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On abortion, women and Democrats can win, the big questions are how and when

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If any more evidence is needed that the Democrats are, much, much more in step with the public on abortion than Republicans, two items.  First, more evidence that people have serious reservations about government meddling in the most personal of decisions: 🚨 NEW @NavigatorSurvey national surveyPosition on abortion?– Pro-Choice: 60%– Pro-life: 33% Decision about abortion should be…– Left to a women and her doctor: 79%– Left to politicians and gov't: 11% pic.twitter.com/qdmSQRtyGS— Jesse Ferguson (@JesseFFerguson) July 8, 2022And this: House Republicans are weighing what kind of national-level abortion ban legislation to pursue if they win the House majority next year, with a 15-week ban or further on the table.But even as they cheer the

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If any more evidence is needed that the Democrats are, much, much more in step with the public on abortion than Republicans, two items. 

First, more evidence that people have serious reservations about government meddling in the most personal of decisions:

And this:

House Republicans are weighing what kind of national-level abortion ban legislation to pursue if they win the House majority next year, with a 15-week ban or further on the table.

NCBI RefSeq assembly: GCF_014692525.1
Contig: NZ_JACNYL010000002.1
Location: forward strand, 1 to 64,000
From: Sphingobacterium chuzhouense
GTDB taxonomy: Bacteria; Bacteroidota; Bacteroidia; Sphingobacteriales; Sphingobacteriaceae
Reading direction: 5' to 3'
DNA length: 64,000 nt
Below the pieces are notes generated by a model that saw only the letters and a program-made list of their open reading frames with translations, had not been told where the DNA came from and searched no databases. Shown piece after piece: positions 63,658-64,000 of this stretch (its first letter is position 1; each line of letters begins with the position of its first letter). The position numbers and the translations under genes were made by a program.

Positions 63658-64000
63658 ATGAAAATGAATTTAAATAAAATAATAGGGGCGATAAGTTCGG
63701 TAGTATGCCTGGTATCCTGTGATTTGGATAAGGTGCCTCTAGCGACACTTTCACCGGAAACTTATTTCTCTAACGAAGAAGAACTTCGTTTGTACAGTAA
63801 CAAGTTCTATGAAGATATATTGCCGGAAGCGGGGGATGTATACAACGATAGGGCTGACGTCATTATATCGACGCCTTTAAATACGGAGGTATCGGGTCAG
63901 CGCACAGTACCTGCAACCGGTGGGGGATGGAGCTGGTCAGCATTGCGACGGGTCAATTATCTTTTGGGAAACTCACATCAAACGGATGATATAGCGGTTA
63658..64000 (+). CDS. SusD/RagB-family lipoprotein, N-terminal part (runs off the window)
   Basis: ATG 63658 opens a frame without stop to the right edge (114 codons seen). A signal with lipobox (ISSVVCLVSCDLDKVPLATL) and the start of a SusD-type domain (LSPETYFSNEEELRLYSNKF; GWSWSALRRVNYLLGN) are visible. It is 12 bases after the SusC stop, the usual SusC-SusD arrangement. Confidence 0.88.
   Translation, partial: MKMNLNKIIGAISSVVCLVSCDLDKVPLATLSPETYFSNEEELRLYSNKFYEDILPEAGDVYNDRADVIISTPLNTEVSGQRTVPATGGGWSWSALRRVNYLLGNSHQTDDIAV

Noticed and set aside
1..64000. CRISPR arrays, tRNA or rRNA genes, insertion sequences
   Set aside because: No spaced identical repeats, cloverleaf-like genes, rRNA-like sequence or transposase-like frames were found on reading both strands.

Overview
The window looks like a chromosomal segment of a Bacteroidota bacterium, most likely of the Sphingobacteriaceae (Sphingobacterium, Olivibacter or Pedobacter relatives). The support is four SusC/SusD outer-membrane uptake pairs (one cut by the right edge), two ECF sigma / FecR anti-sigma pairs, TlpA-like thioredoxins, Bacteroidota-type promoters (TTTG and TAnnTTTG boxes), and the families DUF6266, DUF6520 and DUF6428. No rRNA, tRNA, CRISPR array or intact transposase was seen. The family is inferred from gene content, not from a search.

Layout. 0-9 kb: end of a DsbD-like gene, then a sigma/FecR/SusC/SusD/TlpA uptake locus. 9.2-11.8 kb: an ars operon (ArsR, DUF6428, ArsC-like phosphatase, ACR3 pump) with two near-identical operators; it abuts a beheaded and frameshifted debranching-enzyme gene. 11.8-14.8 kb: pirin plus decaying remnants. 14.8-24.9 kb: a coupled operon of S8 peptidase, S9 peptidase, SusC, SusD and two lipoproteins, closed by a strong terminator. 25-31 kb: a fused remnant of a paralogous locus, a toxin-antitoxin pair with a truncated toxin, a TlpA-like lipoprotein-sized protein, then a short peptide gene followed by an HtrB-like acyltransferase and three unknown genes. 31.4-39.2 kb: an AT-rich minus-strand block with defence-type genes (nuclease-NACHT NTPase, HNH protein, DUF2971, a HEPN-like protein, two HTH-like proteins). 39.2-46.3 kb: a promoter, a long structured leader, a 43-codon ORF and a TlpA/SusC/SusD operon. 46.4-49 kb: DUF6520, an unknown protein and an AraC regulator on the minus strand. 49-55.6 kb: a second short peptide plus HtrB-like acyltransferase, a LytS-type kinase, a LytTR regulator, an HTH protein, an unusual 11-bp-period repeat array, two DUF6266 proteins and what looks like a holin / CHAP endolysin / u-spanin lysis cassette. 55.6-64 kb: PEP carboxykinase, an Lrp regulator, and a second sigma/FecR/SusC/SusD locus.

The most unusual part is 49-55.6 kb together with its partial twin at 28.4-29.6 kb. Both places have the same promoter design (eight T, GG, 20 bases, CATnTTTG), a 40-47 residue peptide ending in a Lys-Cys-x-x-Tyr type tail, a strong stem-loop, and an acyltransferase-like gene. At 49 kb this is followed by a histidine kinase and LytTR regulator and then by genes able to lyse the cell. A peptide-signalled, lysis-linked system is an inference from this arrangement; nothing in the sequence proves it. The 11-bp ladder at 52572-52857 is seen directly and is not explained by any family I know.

But even as they cheer the Supreme Court overturning the landmark abortion rights decision in Roe v. Wade, GOP congressional leaders have made few promises on specific measures they would pursue, and some Republicans have advocated leaving abortion restrictions to the states.

House Republicans previously passed the Pain-Capable Unborn Child Protection Act, which would ban abortion after 20 weeks gestation, in 2015 and in 2017.

Rep. Chris Smith (R-N.J.), the sponsor of the bill in this Congress, told CNN that he was considering changing the limit to a 15-week ban. Asked about a 15-week abortion ban, House Minority Leader Kevin McCarthy (R-Calif.) told CNN that he would support that. 

With Roe in the rear-view mirror, the Republicans can go further than the Taliban and enact a nationwide abortion ban with no exceptions.  And they may well pass a highly restrictive law to placate their extreme primary voters the next time they gain control of the federal government.  But they know this is a losing strategy in general elections, so instead of advocating for a total ban, they are considering a ban after 15 weeks. 

In my view, this is likely where we will end up, assuming our democracy survives:  abortion will be allowed for any reason on a nationwide basis for some period (say, 12 to 16 weeks), and then abortion will be allowed when pregnancies go wrong in some way.  The big open questions are whether abortion will be readily accessible in the early stages of pregnancy, especially to young and poor women in conservative states, and how many women suffer before we manage to secure abortion rights nationwide.

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